NRBQ’s Home Page

Willie Nile: Children of Paradise

Monday, December 10th, 2018

Fine set of rock ‘n’ roll originals drawn from a seemingly bottomless well

Anyone who’s been listening to or writing about Willie Nile over the past decade is likely running out of things to say. Nile’s twelfth studio album continues a string of incredibly consistent releases that dates back to 2006’s Streets of New York, and his enduring belief in rock ‘n’ roll’s redemptive powers is a welcome tonic amid social and political turbulence. Recording with his longtime road band, Nile offers up straight-ahead rock music with no apologies for the guitars, bass and drums, and topical songs that offer both concern and salvation. The title track’s recognition of those on the fringe is echoed by Cristina Arrigoni’s striking album cover portraits, and “Gettin’ Ugly Out There” seeks to hold on to a strand of human goodness amid the torrent of deceit that is our current political climate. Though mostly written in singalongs and anthems, Nile turns down the volume for the intimate ballad “Have I Ever Told You” and the solemn closer “All God’s Children.” If you like Nile’s last half-dozen albums, you’ll find more to like here; and if you haven’t yet listened to Willie Nile, this is a great place to dive in. [©2018 Hyperbolium]

Willie Nile’s Home Page

Permanent Green Light: Hallucinations

Monday, December 3rd, 2018

After the Three O’Clock

In the late ‘80s, after an EP and four LPs with the Three O’Clock, bassist/singer/songwriter Michael Quercio found himself without a band for the first time in a decade. His long-time association with Game Theory led to touring and recording in San Francisco, but by the early ‘90s he’d returned to Los Angeles. Back in the southland he connected with guitarist/singer/songwriter Matt Devine, and together with drummer Chris Bruckner, formed Permanent Green Light – the group’s name seemingly lifted from the closing song of the Godz 1967 album Godz 2. As a trio, the band returned Quercio’s to the pre-Three O’Clock format of the Salvation Army, but with a co-founder sharing singing and songwriting duties, PGL had more range to draw upon.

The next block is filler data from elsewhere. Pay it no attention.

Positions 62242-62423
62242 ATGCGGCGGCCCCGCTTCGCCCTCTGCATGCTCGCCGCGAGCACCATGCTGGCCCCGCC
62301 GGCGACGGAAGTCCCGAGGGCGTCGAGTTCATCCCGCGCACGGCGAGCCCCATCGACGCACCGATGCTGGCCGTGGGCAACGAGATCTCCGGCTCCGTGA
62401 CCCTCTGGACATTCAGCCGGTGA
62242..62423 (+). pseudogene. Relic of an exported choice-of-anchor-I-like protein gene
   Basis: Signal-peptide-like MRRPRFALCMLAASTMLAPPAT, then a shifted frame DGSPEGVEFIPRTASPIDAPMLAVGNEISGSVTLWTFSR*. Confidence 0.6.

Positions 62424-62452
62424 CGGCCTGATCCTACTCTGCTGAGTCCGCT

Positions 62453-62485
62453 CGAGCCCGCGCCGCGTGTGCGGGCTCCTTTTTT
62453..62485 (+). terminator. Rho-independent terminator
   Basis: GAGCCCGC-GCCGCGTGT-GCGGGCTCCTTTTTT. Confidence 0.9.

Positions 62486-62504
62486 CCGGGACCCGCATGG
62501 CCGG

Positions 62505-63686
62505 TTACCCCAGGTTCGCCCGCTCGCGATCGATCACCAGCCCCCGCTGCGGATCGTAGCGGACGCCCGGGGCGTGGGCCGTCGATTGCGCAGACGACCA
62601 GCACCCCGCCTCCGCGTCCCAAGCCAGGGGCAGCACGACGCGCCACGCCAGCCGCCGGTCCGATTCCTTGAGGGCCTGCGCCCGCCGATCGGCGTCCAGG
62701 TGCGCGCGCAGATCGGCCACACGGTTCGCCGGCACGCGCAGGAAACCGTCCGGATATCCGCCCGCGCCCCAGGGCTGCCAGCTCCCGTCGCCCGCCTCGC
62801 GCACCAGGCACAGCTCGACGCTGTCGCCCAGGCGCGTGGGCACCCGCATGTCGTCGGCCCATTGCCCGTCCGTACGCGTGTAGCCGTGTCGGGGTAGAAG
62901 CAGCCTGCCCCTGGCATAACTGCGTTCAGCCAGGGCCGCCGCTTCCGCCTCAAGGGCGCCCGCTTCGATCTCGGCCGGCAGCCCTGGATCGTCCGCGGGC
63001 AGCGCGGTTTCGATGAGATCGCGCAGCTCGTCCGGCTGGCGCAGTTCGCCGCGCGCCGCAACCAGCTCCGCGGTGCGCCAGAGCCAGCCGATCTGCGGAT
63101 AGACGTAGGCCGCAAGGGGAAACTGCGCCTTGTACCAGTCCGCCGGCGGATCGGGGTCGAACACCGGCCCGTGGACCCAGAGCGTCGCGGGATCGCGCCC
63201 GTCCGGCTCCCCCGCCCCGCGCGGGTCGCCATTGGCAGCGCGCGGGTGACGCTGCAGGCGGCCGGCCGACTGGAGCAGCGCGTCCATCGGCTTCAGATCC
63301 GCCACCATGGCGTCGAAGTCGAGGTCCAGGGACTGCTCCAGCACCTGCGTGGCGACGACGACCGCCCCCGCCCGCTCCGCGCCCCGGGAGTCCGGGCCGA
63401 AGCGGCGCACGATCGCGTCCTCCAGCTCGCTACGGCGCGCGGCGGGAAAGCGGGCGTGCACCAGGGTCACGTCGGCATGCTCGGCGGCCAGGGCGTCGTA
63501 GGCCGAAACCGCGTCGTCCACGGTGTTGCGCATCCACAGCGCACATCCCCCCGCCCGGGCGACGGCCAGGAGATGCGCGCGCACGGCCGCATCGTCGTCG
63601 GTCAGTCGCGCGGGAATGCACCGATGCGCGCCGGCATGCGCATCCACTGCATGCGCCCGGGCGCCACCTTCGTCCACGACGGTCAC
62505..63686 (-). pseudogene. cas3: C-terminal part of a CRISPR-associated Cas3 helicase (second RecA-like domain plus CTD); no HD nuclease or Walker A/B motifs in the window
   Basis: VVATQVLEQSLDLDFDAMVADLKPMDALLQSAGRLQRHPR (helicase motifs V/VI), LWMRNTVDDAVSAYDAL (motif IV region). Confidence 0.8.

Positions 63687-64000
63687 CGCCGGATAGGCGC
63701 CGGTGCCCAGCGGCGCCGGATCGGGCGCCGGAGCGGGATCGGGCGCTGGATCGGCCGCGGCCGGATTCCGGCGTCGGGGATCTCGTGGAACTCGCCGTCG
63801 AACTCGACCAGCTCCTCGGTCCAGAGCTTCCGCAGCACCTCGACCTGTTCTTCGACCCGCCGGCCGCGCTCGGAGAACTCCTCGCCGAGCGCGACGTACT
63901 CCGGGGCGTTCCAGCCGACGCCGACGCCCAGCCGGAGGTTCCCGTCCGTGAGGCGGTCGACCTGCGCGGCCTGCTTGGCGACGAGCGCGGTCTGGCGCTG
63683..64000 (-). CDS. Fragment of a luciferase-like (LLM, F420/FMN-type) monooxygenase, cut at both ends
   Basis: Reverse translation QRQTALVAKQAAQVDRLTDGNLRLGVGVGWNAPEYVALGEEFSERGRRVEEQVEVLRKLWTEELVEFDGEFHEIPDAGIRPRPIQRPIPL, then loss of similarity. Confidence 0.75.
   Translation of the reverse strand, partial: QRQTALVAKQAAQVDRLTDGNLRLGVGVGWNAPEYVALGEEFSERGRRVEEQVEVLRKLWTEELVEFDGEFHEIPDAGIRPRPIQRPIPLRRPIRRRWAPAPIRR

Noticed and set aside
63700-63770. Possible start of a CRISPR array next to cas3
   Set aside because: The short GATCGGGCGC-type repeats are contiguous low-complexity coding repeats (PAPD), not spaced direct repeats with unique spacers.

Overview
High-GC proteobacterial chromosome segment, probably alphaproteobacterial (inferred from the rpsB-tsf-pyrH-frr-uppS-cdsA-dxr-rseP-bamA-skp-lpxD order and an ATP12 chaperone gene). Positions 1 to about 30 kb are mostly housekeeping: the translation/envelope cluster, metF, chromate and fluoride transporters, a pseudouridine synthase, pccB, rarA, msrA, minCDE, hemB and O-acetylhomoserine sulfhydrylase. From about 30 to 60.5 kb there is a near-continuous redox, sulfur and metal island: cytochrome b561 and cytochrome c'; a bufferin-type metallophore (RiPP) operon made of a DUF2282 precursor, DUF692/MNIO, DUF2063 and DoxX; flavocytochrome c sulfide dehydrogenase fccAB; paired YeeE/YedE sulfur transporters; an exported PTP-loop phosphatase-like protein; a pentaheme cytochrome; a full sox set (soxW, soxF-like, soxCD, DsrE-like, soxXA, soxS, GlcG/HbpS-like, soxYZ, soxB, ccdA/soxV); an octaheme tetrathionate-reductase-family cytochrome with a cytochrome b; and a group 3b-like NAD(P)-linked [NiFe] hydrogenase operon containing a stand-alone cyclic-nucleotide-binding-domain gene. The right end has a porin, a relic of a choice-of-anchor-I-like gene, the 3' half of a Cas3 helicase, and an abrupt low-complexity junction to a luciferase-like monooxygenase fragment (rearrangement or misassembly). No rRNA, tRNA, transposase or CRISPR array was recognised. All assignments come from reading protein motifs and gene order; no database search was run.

The band debuted in 1992 with the single “We Could Just Die.” The song’s signature guitar riff and vocal hooks put this in a class with Michael Quercio’s most memorable songs. The trio played with the sort of fervor that had electrified the Salvation Army, but with less overt psychedelic and punk undertones. The single’s B-side, “The Truth This Time,” opens with a funky wah-wah guitar riff, but breaks into the sort of melodic verse for which Quercio is known. The single begat a self-titled EP, from which Quercio’s “Ballad of Paul K.” is included, but Matt Devine’s songs and and lead vocals are left behind.

A fuller picture of Devine’s contributions is drawn from tracks selected from the band’s first and only full-length alum, 1993’s Against Nature. The six tracks anthologized here include solo writes from from both Quercio and Devine, as well as several co-writes that include the single “(You and I Are the) Summertime.” Devine’s “Marianne Gave Up Her Hand” has a baroque-rock feel, while “Portmanteau” adds Spanish-styled acoustic guitar to the trio’s near prog-rock. Devine’s voice is pleasant, though not the instantly recognizable, idiosyncratic instrument that is Quercio’s. The jointly written “Wintertime’s A-Comin’, Martha Raye” recalls the tripiness of Quercio’s early songs with the Three O’Clock.